The two L-180 ordered in 1935 and delivered in 1936, were used by the Army Technical Corps of the Danish Army under the designation FP-7 and FP-8.
The only L-180 was acquired by Estonia in 1937, were used by the Tallinn Police.
The L-182 was bought for testing in 1936, it was used by the armored unit of the Ratsuväkiprikaati (English: Cavalry Brigade) and saw limited service in the Winter War. Next, the armored unit of 1. Divisioona (English: 1st Division) employed it, in the Continuation War in 1941, already with the original 13.2 mm L-35/36 machine gun replaced by the 20 mm L-39 anti-tank rifle, conversion made approximately in December 1940. It seems that the armored car was out of service in late 1941 and was scrapped in 1945.
Ireland ordered its first two Landsverk L-180s in 1937 and these were delivered the following year. Six more were then ordered and they were delivered in 1939. A further five were ordered but could not be delivered because of the outbreak of the World War II, these five were used instead by the Swedish army. Irish Landsverk L-180s where armed with a Madsen 20mm Cannon and two Madsen .303 Machine Guns. The Madsen machine guns where replaced with .30 Browning machine guns in the 1950s and the 20mm cannon was replaced in the 1970s with Hispano-Suiza 20mm cannons take from former Irish Air Corps De Havilland Vampire jets. In the 1950s the Landsverks engines were replaced with 5,195cc Ford V8 type 317 petrol developing 155 hp at 3,200rpm. All Irish Landsverks belonged to the 1st Armoured Squadron and used alongside the Irish built Leyland and Dodge Armoured Cars until they re-equipped with Panhard AML armoured cars in 1972. The Landsverks were then transferred to the reserve FCA units, five going to the 11th Motor Squadron and three to the 3rd Motor Squadron until they were all retired in the 1980s.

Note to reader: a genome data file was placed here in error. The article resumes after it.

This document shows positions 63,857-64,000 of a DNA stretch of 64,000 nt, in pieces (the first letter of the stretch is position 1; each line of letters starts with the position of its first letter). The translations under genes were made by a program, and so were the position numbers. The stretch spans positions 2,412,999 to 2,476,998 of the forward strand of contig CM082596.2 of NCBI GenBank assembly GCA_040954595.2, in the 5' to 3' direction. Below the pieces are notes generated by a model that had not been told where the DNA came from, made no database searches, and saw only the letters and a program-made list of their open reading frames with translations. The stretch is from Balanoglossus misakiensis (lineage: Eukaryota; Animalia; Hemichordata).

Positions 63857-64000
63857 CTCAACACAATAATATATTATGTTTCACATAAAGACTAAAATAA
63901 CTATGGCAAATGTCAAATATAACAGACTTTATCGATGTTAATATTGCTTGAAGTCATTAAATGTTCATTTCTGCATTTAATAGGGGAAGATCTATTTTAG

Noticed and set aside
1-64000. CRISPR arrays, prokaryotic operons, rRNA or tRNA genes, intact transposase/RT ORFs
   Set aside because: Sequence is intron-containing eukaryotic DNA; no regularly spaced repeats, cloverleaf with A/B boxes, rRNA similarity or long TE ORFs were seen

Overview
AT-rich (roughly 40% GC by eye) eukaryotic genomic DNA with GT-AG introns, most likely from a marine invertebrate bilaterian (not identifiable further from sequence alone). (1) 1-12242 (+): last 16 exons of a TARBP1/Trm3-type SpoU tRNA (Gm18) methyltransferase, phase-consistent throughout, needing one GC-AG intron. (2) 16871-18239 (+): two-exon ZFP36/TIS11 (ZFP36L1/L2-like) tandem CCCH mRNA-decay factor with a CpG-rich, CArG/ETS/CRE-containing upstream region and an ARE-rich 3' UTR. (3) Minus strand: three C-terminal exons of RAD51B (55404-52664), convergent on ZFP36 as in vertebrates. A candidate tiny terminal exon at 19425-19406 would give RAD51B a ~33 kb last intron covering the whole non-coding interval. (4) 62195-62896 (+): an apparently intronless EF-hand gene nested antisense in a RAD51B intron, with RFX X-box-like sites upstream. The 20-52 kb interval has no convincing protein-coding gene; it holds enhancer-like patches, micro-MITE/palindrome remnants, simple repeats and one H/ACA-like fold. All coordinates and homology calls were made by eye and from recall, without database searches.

The Lithuanian Army used the six L-181 ordered in 1933 and delivered in 1934.
The L-180s from the Danish and Dutch armies were captured and used by the German Army for reconnaissance tasks, patrol and training, being called Panzerspähwagen L 202 (h). The Dutch L-181s were also captured and put to service by the Ordnungspolizei for security duties.
The Dutch Army bought 13 L-180 in 1938, although it could have been delivered 14 L-180, including two as armored command vehicles without armament From Landsverk AB were also purchased 12 turrets. The command variant used two special turrets. The command vehicles were used on the two armored squadrons, with one vehicle each. The L-180s were designated Pantserwagen M-38. Netherlands also purchased 12 L-181 and designated them as Pantserwagen M-36.
The five L-180 originally ordered by Ireland and not delivered, were used by the Swedish army under the designation Pansarbil m/41 (Pbil m/41). These vehicles had the Swedish-version of Landsverk Lynx turret with the Bofors 20 mm akan m/40 automatic cannon, instead of the Madsen automatic cannon on Irish vehicles or the more common turret armed with a Bofors 37 mm gun.
Probably the armored cars from Estonia and Lithuania were captured during the Soviet occupation of 1940.